On Wednesday Feb 1 at 8 pm, the BBC Two television show Trust Me I’m a Doctor unveiled some ground-breaking science, in the form of an experiment to determine whether probiotics can actually alter gut bacteria and improve health.
The overwhelming conclusion was that a little-known probiotic drink called kefir created statistically significant results for gut health.
So now everyone is talking about kefir! But what is it, and what makes it so special?
At Chuckling Goat we’ve been making kefir in the traditional style since 2011. Here are a few things that you may not know about this now scientifically-proven medical miracle food:
- Kefir is a fermented milk drink made from living kefir grains that originally came from the Caucasus Mountains in Russia. You can’t manufacture a kefir grain – grains only grow from other grains. NO ONE KNOWS where the first kefir grain came from. A mystery for the ages!
- Kefir is similar in taste and consistency to drinking yogurt, but as demonstrated on the show, it’s a lot more medically powerful. Yogurt contains “ transient bacteria,” that gets killed off by the digestive process. Kefir contains “non-transient bacteria”, that survives the digestive process and re-populates the gut with the good bugs it needs for health.
- The best (and most traditional) base for kefir is goats milk, as cow’s milk is highly allergenic for human beings, and is a known trigger for eczema and other autoimmune conditions.
- Elie Metchnikoff, known as the Father of Natural Immunity, won the Nobel Prize in 1908 for his work on kefir. He observed that the peasants in Bulgaria who drank kefir lived to an extremely long and healthy old age, and this observation stimulated his award-winning research.
- Kefir is helpful for many autoimmune conditions, allergic and inflammatory conditions, including eczema, psoriasis, rosacea, acne, IBS, asthma, diabetes, Crohn’s and colitis.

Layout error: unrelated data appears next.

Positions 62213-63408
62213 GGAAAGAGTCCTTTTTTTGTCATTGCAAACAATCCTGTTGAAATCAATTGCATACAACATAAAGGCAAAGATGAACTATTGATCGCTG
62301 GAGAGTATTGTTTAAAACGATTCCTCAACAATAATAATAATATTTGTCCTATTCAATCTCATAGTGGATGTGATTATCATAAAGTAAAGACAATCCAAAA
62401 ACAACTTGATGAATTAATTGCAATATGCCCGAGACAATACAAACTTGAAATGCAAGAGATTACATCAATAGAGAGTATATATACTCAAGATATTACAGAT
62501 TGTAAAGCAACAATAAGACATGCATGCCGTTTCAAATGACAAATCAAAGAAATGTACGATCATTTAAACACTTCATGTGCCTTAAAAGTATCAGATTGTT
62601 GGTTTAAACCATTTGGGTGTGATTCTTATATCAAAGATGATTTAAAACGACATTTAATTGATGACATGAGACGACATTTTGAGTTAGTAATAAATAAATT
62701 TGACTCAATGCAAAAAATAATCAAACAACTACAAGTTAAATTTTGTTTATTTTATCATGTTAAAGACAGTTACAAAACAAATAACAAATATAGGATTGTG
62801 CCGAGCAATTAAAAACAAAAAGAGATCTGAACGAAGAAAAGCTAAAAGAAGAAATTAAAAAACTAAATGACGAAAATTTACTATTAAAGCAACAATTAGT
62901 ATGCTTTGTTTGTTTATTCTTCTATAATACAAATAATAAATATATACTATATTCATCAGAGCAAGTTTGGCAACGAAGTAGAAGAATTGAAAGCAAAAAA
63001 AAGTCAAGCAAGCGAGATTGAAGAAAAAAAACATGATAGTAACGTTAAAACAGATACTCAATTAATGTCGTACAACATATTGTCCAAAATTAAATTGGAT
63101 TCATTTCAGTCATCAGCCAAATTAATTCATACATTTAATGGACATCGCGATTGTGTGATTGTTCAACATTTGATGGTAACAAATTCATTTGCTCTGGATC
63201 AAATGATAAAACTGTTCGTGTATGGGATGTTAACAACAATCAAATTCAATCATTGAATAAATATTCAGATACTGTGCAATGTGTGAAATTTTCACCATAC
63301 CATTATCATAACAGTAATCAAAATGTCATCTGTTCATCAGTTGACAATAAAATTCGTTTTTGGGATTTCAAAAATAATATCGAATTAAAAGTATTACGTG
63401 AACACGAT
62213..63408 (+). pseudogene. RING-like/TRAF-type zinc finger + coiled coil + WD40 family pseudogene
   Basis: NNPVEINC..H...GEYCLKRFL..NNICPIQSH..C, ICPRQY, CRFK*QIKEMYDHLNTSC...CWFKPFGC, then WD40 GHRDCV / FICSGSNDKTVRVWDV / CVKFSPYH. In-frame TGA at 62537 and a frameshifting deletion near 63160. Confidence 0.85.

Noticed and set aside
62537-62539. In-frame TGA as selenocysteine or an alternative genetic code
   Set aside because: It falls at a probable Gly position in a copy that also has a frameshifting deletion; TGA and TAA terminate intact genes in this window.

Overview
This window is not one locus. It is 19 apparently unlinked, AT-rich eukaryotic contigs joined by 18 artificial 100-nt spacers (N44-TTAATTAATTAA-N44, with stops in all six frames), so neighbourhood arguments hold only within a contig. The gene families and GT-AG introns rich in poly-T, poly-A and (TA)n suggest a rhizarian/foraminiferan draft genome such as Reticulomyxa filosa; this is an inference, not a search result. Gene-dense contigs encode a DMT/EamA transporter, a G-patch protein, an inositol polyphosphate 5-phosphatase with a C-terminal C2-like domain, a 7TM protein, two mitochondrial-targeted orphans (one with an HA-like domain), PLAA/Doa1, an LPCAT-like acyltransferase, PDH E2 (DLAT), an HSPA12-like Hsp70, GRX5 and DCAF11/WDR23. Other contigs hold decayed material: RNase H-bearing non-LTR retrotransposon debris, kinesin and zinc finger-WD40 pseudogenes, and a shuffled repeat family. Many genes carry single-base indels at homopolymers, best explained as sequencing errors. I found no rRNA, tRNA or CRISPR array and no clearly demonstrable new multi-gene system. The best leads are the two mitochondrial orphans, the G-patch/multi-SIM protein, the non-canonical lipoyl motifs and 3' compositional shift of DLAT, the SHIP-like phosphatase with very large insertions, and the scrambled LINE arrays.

- Never buy flavoured kefir, or kefir that contains sugar or other sweeteners. The flavourings and glucose kill off the good probiotics in the kefir, ultimately doing more harm than good.
- If you want to safely sweeten kefir at home, you can blend it with your favourite fruit and stevia, which won’t harm the probiotics. If you do blend your kefir with fruit, consume it immediately and don’t let it sit overnight, as the fructose will harm the probiotics over time.
- Never blend kefir with honey, as honey is a natural antibiotic which will kill off the good probiotics in the kefir.
- Kefir never goes “off,” – it just continues to ferment, getting stronger in taste and potency over time. If you leave it to ferment long enough, it will separate into curds and whey, turning itself into cheese and alcohol!
- Kefir was traditionally made in a goat’s skin bag that hung by the door of the peasant hut. It was considered etiquette to kick the bag as you entered or left the cottage, as this would “stir” the kefir and speed the fermentation process.
- Heat also speeds the fermentation process, causing the kefir to “work” more quickly. Keeping your kefir in the fridge isn’t necessary, as it won’t go off, but it will keep the kefir from blowing out of the bottle.
- Always look for kefir made in the traditional style, with real grains. Kefir can be made with a powdered sachet, but the result will not be as powerful as the kefir made with grains.
- If you want to make kefir at home, be sure to ferment it until the pH is under 4.5, as this is the level at which most pathogens are unable to survive. You should test your kefir at a public health lab from time to time, to ensure that your grains remain free from contamination.
To watch the Trust Me I’m a Doctor episode that features the kefir experiment, click here: http://www.bbc.co.uk/iplayer/episode/b08d6ctr/trust-me-im-a-doctor-series-6-episode-1
Traditionally made kefir, ready to drink, is available from www.chucklinggoat.co.uk
Shann Nix Jones has investigated the science behind kefir and how it can benefit the skin in her new book, The Good Skin Solution: Natural Healing for Eczema, Psoriasis, Rosacea and Acne, due out from Hay House on Feb 7, 2017.